1 & 2 Timothy Part Two Deep Dive
THE IMPORTANCE OF SOUND DOCTRINE
The notion of sound doctrine or correct teaching, as this week’s Deep Dive endeavours to convey; is an issue that is dear to Paul’s heart and lies at the centre of the Christian life. The book of Timothy and all its socio-historical context feeds into this one idea; that whatever the Church believes, it lives. Within Timothy’s commission in the opening chapter, the word “didaskalos” appears. This word carries the implication of instruction or teaching, with the intent to bring about its function. In other words, what is taught, is taught in order for it to be practised. As 21st Century believers, it is often confusing as to where exactly the teachings or instructions for Christian living should come from, and even less strong is the discipline to implement them. For Paul, this is as simple, as one reading the scriptures, interpreting them faithfully within the scope of reason, tradition, and experience.
From this, I want to briefly introduce two words, jammed packed with meaning and implications for faithful Christian living, and that help us understand what Paul is getting at when writing this immensely personal letter to Timothy.
Those words are:
ortho – Right/true/Correct
doxa – Opinion/Belief
ortho – Right/true/Correct
praxis - practice/deed/action
As far as these two concepts go, the bottom line is this: let your convictions emulate your actions. If you claim to believe in the Gospel of Jesus, yet you behave in a contrary fashion, it’s likely you haven’t understood the Gospel. Likewise, if you do good and behave as you think a Christian 'should' behave, yet you have no personal conviction or notion of faith, this too is a dangerous place to occupy. Paul here is encouraging Timothy to stay at Ephesus as well as urging him to keep sound doctrine. To keep a sincere faith. Notice that the relationship that Paul had with Timothy, would have given him the right to command him to stay at Ephesus, yet Paul modelled love and simply made an appeal to Timothy. That appeal could be summarised as, ‘stay at Ephesus; lead the church in correct belief and behaviour’. This is not to suggest that every single leader within the church was blatantly teaching false doctrine, though there were some cases of this, rather Paul is encouraging Timothy to bring correction, and clarity to the teachings of Jesus.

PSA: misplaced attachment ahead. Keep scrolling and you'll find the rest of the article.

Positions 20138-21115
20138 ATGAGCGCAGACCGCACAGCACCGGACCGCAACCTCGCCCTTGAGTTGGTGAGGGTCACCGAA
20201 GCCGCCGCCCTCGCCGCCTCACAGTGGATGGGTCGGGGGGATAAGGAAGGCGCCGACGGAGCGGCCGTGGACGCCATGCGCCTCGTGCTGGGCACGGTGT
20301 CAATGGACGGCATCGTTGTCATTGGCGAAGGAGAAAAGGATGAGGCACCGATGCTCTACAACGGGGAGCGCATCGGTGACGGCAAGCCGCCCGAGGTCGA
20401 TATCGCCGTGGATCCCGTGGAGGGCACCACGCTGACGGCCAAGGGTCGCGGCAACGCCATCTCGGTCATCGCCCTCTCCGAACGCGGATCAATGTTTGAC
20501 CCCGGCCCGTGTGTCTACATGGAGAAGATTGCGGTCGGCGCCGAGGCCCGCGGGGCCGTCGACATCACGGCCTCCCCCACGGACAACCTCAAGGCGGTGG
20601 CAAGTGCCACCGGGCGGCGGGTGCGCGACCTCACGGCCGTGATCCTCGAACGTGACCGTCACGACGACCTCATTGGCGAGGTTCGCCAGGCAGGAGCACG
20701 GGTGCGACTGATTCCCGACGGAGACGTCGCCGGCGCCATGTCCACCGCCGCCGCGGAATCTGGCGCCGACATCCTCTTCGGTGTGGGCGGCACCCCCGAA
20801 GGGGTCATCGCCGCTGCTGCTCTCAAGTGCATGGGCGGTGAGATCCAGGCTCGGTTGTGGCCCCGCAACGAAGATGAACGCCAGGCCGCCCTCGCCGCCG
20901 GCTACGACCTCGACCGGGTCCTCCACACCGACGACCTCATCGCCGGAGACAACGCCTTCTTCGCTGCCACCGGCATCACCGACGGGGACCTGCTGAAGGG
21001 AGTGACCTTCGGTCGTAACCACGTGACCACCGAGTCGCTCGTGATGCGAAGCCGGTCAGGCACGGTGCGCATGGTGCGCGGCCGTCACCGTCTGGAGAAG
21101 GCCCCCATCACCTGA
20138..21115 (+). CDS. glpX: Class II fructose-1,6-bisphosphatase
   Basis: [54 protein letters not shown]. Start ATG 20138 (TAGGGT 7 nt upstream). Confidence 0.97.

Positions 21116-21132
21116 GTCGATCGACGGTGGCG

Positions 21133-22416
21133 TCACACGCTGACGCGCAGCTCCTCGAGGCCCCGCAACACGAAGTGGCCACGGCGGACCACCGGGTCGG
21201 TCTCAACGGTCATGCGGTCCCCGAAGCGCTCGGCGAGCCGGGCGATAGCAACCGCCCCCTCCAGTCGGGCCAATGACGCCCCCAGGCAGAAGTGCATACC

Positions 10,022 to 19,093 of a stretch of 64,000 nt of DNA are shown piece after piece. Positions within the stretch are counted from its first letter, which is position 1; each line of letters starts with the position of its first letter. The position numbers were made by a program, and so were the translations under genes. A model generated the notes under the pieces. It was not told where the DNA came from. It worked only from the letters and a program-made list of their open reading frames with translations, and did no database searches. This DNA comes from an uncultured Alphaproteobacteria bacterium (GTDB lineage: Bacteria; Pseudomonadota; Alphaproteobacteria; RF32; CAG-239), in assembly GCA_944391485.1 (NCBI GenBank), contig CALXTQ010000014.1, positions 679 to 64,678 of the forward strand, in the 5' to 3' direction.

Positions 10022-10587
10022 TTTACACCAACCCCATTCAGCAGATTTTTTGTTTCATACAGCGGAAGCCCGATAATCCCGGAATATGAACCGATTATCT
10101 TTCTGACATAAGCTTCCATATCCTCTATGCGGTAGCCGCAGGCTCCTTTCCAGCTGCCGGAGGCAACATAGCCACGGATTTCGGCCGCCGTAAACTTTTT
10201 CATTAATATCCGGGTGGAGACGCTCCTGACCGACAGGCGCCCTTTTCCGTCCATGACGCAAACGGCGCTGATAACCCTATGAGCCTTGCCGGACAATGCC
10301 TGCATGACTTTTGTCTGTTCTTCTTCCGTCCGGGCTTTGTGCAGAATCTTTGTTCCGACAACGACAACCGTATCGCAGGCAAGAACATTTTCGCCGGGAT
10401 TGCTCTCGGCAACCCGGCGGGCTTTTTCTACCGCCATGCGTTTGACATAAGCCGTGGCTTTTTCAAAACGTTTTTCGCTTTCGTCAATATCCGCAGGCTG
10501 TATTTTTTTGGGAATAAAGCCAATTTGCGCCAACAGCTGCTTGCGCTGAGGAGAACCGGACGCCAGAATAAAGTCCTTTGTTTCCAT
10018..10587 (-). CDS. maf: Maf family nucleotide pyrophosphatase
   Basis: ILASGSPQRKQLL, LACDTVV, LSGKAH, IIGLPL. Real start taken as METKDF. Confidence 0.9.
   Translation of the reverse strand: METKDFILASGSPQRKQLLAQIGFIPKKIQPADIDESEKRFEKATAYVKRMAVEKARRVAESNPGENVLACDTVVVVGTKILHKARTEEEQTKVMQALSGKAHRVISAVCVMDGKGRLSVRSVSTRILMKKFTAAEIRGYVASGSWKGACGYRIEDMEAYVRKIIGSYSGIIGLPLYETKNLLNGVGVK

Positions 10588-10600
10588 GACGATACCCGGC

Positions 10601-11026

Let’s unpack some of these examples below:
Strange Teachings: This may be a reference to the pagan philosophies present during this society, and the subsequent attempt by Christians to either fit Christianity into one of these existing philosophical frameworks or even potentially to reinterpret the Law through Hellenistic lenses. This led to many theological debates, arguments, and most of all, the production of a lot of hot air. The art of rhetoric was more important than the discovery of any truth, let alone becoming intentionally pragmatic about that truth. Thus, when Paul writes to Timothy he reminds them what the Law is for; to expose the sin of humanity and to point to the redeeming work of the Christ.
Wealthy Women & Public Worship: Another issue Timothy faced in Ephesus was the reputation of Christianity. The faith, still in its infancy, could not afford to fall into disrepute, for fear of insurrection, persecution, or worse, disunity. So with regard to public worship, there waged a culture war; on one side, the Jewish communities allowed women to adorn themselves for their husbands, the other, the Greco-Roman culture saw this as a display of temptation. However, both cultures (constituting a significant portion of Ephesus) saw adornment for the purpose of turning other men’s heads as a mockery. In this case, it was the wealthier women of Ephesus doing so in excess, which led not only to inappropriateness within the church service but also caused social issues amongst believers.
It was to these kinds of situations that Paul was encouraging Timothy to speak, to correct, in love, inward issues to bring about lifestyle changes that mirrored those taught by Christ and by Paul. This was the only way Paul could see the survival and propagation of this growing sect. This idea flew in the face of the moralists of the day, most of whom were obsessed with orthodoxy, at the cost of orthopraxy; infatuated by speculations and rhetoric devoid of any practicality. This is not the call of a believer. Every believer is charged with the Great Commission, entrusted with the light of God, equipped with the Word, and empowered by the Spirit for every good work.